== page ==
Random Muppet #8: Ftatateeta and the Bats
The Count's nocturnal backup singers.
Performers: Richard Hunt, Christopher Cerf, and Jerry Nelson (for "Count Up to Nine"), Unknown (for "The Batty Bat")
Muppet Universe of Origin: Sesame Street
Most Significant Appearance: Sesame Street, November 18, 1985, "Episode 2096"
Whenever we visit the Count's castle, bats flutter about in every corner of the room. According to certain sources, he has amassed two-thousand and twelve of these creatures. They are usual there to add atmosphere but at times they play a larger role, seemingly inspired by the famous quote from Dracula:
"Listen to them. Children of the night. What music they make."
But while Dracula's bats simply screech, the Count's bats join him in song. There are two occasions where the bats are credited, the first being 1977's "Count Up to Nine." Here, the Count croons a doo-wop number reminiscent of "Earth Angel (Will You Be Mine)." The music and background vocals seem to emerge from the Count's gothic jukebox however, so it isn't entirely clear that the bats in the room are singing.
The second song actually features the bats in a more prominent role, both lyrically and visually. "The Batty Bat" refers to a dance that the Count learned as a young lad that always fills him with joy and nostalgia when he is feeling blue. Since the Count is not officially a vampire, he is unable to transform into a bat himself. Therefore, he mimics the movements of a bat spreading its wings by spreading his cape. But, to show us the proper dance, the backup singers are shown in close up.
Why Are They the Best Muppets?
The Count's bats, despite their numbers, are essentially one entity. A few of them are named in books and sketches, but none of them receive any sort of development. Being Transylvanian, the bats usually have traditional Eastern European names. So, when you have a bat named "Ftatateeta" mixed in with all the "Sashas" and "Mishas," you tend to do a double take. Surely there must be more to this bat who was chosen to be the lead singer of the 2000+ bats.
To the best of my ability, I could only find two other characters with the name "Ftatateeta." The first was Cleopatra's nurse in the 1898 George Bernard Shaw play Caesar and Cleopatra which took the supposed love affair between Julius Caesar and Cleopatra and implied that Celopatra's actions were purely politically motivated. At one point, Cleopatra has her nurse, servant and confidant Ftatateeta murder a celebrated war hero who threatens to reveal her false love to Caesar.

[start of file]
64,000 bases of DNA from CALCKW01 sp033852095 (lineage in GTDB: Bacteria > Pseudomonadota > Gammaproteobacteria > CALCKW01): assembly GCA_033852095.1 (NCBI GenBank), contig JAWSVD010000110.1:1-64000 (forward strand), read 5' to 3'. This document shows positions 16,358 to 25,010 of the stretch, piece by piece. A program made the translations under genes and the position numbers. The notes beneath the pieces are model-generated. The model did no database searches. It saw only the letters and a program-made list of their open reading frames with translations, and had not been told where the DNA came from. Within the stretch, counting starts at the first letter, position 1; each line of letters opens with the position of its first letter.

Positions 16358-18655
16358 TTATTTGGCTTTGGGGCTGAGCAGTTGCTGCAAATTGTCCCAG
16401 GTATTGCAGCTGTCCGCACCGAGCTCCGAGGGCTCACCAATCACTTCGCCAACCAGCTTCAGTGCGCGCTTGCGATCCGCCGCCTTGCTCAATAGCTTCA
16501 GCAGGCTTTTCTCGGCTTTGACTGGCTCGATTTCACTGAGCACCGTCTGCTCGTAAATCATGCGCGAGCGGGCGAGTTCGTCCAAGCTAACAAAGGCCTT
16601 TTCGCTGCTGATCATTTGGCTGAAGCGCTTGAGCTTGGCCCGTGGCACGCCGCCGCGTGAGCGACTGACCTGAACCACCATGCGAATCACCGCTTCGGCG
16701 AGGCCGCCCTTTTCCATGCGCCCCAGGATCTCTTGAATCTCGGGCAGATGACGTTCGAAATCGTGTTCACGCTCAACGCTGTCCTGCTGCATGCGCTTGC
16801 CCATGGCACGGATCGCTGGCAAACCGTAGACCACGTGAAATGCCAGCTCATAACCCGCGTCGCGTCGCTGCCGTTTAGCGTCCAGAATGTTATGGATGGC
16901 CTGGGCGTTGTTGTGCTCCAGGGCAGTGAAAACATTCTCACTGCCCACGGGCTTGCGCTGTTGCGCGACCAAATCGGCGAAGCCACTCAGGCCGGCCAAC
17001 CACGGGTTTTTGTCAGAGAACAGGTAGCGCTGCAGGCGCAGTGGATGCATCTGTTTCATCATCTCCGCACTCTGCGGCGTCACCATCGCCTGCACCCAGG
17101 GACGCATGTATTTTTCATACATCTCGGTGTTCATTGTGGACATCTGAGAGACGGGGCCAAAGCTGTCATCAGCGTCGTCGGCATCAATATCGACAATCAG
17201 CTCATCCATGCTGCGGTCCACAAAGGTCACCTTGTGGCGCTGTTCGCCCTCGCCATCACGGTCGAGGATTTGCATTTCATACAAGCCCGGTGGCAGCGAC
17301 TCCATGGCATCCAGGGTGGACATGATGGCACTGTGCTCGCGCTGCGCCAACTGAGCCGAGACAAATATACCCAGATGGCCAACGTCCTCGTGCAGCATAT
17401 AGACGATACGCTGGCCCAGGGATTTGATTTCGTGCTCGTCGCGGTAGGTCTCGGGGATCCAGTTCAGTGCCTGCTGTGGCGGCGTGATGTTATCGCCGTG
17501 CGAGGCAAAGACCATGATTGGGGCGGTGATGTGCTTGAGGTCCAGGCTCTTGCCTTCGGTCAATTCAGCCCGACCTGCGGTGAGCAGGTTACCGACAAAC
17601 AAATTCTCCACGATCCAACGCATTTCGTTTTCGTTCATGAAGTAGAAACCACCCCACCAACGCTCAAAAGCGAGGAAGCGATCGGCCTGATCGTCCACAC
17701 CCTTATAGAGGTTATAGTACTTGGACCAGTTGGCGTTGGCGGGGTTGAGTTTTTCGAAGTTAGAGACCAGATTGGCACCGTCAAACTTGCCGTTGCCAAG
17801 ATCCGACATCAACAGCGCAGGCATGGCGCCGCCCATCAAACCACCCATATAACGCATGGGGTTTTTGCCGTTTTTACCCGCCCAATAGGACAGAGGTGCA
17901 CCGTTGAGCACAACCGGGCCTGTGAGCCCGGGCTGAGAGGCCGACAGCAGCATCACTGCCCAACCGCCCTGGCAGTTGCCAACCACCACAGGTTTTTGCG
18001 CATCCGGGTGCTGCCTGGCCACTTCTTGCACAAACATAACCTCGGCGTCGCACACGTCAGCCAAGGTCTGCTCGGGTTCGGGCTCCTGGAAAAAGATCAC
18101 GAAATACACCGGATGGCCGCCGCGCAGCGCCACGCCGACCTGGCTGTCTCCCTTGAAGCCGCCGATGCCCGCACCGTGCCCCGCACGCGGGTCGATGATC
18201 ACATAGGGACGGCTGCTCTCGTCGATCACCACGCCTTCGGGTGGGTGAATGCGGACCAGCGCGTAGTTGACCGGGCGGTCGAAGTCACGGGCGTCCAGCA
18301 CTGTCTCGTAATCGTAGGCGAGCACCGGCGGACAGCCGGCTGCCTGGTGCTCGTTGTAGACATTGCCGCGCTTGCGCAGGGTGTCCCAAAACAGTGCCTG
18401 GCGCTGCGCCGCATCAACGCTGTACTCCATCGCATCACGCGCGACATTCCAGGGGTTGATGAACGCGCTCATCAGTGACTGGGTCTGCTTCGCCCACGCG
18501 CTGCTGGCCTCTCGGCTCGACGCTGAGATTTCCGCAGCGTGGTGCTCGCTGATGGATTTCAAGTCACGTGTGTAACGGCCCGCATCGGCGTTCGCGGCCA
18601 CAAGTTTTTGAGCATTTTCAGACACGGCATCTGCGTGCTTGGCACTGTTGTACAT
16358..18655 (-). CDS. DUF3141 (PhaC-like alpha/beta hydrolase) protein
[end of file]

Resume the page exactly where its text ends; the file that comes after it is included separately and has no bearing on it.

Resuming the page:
The other Ftatateeta was a cat puppet used by ventriloquist Jimmy Nelson who was popular during the '40s and '50s. This Ftatateeta was named after the first Ftatateeta.
Happy Nightmares, everyone!
Okay, so clearly this name was an homage to a respected former puppeteer, right? Ftatateeta the Bat = Ftatateeta the Cat. Case closed.
I would leave it at that, if it were not for the presence of the Count's cat, who is also named Fatatita.
The name gets more and more misspelled every time it is used.
Obviously, this Fatatita the Cat is an explicit reference to Ftatateeta the Cat. So where does that leave the bats?
Well, lets go back to the original Ftatateeta. Her claim to fame was doing Cleopatra's dirty work, killing those who stood in her way. As I stated earlier, the Count is unable to do anything explicitly vampire-like since he is on a children's show. Therefore he lives through his bats. He partakes in their "Batty Bat" dance as best as he can, but only they can use their wings to fly. Only they can hunt at night. Only they can feast on the blood of the living.
Also, being Cleopatra's nurse means that Ftatateeta raised and breastfed Cleopatra during her infancy. She was the one who helped shape the woman Cleopatra would become. So, while Cleo made her spill the blood of an innocent man, she was the one Cleo learned from. Who is raising whom?
Notice that despite the suggestions that Ftatateeta is the lead member of the bats, the audio and the visuals make no reference to any specific bat being the leader. They all move in unison, they all sing in unison, and they all look exactly alike. Ftatateeta can be any of the bats. And, therefore, she had might as well be all of them. These are not the Count's pets. They are his nurses. They inform him. They do what he cannot. They are his proxies. His familiars.
Sesame Street has suppressed their vampire. With his bats, the Count can be whole.